If you don’t like trucks, I invite you to check out some of my previous articles, because that’s all this show was about. The Southeastern All Chevy/GMC Truck Nationals played host to a few hundred – you guessed it – Chevy and GMC trucks on one hot July day. As I’m sure most, if not all, of you know, trucks are the flavor of the moment in the classic automobile hobby. Pretty much every decade from the 1920’s was represented at the show, but the 67-72 C10s and Squarebody (73-87) trucks were by far the most common body styles. It helps that they made Squarebodies for 15 years (longer if you count the 88-91 Blazer and Suburban), but there was a lot of variety even in that category. Everything from a factory-fresh longbed C20 to a super-nineties pro street build with a ridiculous paint job and a big block Chevy under the hood could be found on the grassy hills of Moss-Wright Park in Goodlettsville.
I was also surprised at the number of 1950’s fleetside trucks at the show. There weren’t a ton, but they didn’t make many to begin with. It’s also somewhat rare to see the old GMC big displacement V6 today, and there was a whole row of them at the show. A 305 cubic inch V6. That’s insane. The engine is physically huge too for the number of cylinders, resembling a small block Chevy V8 if you just glance at it. I can only assume that’s why they discontinued it. Then again, maybe that’s because I’m trying to look at this engine (and the engine family, with a V6 reaching up to 478 cubic inches) in a modern sense and it doesn’t make any sense that way. Maybe a Triton or Magnum V10 would be comparable, but it’s still crazy to me because the Triton V10 has less displacement than the 478 V6. Coming back to the topic at hand, possibly the most unique vehicle at the show was a ’67 Suburban that had been converted to a 3-door crew cab truck. In essence, it was an Avalanche 30 years before Chevrolet made an Avalanche.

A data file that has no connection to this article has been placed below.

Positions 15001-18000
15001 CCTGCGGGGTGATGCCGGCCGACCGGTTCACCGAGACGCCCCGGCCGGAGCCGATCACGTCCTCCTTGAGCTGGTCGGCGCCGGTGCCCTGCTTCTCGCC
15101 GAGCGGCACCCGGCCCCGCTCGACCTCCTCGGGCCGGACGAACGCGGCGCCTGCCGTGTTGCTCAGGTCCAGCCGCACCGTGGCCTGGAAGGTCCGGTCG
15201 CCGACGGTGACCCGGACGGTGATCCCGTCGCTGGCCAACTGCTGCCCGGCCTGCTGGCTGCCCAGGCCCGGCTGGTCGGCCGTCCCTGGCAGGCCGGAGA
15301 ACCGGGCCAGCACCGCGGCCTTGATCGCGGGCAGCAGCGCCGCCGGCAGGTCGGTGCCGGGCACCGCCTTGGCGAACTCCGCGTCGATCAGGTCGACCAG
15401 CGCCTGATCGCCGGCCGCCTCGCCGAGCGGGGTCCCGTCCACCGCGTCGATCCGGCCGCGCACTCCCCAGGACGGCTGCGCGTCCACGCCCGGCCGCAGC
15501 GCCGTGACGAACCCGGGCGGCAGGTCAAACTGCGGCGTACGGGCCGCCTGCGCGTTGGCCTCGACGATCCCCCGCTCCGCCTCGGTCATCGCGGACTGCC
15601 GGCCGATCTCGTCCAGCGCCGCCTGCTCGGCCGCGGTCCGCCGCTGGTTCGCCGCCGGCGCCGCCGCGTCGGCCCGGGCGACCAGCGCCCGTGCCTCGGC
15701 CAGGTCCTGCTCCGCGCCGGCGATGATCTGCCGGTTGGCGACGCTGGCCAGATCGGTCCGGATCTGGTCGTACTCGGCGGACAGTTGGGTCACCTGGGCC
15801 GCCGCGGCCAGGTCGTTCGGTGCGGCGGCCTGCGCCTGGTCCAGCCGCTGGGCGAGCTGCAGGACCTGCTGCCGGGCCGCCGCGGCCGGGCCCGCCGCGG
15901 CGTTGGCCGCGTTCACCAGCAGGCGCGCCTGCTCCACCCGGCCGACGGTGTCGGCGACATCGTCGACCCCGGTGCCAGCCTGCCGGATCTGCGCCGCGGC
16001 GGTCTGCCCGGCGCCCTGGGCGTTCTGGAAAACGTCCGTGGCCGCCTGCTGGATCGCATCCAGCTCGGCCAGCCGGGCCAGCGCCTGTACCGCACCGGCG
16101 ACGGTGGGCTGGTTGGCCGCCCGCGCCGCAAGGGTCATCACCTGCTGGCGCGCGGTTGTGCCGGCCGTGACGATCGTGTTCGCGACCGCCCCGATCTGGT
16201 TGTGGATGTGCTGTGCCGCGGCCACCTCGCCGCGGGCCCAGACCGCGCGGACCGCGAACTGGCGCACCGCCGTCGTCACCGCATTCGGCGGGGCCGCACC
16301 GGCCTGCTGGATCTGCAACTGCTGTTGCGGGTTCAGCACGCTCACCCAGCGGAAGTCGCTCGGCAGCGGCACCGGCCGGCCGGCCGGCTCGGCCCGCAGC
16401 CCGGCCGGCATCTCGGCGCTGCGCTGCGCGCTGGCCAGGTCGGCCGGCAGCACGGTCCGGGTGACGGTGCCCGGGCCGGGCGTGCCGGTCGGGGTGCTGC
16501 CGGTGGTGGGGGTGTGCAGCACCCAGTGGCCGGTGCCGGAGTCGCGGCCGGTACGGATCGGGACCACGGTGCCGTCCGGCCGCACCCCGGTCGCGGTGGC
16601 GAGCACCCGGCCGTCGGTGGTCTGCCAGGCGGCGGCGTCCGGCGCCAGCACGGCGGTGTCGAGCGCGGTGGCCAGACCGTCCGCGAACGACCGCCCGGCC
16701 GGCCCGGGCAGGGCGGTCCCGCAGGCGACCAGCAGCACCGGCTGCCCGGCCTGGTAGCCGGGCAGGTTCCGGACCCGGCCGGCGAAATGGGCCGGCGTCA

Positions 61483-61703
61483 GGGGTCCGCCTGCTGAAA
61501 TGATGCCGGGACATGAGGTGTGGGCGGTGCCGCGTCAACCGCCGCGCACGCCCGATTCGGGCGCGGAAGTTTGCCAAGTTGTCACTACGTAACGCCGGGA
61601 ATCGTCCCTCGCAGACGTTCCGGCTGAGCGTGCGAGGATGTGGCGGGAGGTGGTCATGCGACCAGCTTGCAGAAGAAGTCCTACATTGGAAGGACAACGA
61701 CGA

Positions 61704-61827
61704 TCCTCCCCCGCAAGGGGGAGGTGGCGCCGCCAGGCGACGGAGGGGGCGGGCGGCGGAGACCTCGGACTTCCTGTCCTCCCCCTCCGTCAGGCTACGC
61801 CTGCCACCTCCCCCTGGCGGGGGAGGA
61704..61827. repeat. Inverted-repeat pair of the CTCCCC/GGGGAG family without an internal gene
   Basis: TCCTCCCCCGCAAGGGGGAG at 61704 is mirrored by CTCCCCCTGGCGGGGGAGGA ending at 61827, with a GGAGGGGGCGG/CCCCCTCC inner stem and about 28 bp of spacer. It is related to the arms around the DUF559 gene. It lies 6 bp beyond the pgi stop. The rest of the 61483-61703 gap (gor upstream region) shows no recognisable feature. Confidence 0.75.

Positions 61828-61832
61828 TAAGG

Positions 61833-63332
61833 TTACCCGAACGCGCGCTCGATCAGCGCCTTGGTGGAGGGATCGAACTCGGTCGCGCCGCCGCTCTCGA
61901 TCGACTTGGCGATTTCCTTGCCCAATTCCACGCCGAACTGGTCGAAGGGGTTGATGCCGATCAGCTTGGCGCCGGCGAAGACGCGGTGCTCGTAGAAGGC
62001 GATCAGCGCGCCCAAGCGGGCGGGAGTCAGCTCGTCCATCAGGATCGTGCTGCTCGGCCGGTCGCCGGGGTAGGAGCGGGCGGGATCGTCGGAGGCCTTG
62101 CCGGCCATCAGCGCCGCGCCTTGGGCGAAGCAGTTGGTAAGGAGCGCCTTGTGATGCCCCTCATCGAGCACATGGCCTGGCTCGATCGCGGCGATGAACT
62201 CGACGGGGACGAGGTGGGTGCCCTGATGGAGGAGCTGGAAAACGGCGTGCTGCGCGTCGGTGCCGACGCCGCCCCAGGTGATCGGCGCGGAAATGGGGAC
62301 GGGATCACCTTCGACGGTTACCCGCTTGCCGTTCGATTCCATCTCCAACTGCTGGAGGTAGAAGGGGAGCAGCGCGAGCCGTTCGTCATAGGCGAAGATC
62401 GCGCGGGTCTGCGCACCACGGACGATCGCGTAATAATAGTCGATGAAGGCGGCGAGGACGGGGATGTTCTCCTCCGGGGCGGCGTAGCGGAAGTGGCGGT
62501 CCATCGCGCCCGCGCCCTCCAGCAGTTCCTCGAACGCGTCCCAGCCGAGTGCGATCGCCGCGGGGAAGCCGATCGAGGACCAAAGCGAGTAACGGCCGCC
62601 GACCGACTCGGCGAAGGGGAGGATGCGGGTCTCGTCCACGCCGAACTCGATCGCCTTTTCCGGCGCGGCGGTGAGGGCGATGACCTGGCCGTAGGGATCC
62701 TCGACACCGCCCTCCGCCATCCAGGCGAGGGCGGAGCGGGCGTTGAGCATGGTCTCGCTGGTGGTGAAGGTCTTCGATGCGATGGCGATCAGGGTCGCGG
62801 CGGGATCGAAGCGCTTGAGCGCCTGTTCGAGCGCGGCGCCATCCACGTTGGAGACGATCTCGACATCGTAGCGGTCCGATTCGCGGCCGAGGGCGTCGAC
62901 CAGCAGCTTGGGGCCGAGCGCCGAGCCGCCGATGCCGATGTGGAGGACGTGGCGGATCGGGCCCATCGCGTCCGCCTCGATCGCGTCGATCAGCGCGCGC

Were there more Suburbans and Blazers? You bet. The vast majority of them were Squarebodies, but there were a few from the prior generations. Just like the more ordinary trucks, they were customized in all possible manners as well. The show featured several oddballs, including an unbelievably original S10 Blazer. S10s, El Caminos, and newer generations of GM trucks were scattered throughout the field as well, although in much smaller numbers. My personal favorite Chevrolet truck body style – the ’58/’59 Apache – had a relatively strong showing too. A few people brought along two-wheeled transportation, to display along with – or in – their truck. A little humor helps too, and a drift trike with a LSX sticker on the single cylinder engine provided a bit, as did the SS 396 sticker on a mobility scooter.
There’s no denying trucks’ popularity in today’s car enthusiast community. I suspect they’ll stay popular in the future as well, since so many young car guys (and gals) are growing up seeing them all over the place. While it did get a little repetitive towards the end of the show seeing only trucks, there is more variety than many people would realize. Stock, lifted, lowered, over-the-top custom, and more. You can do it all to a truck.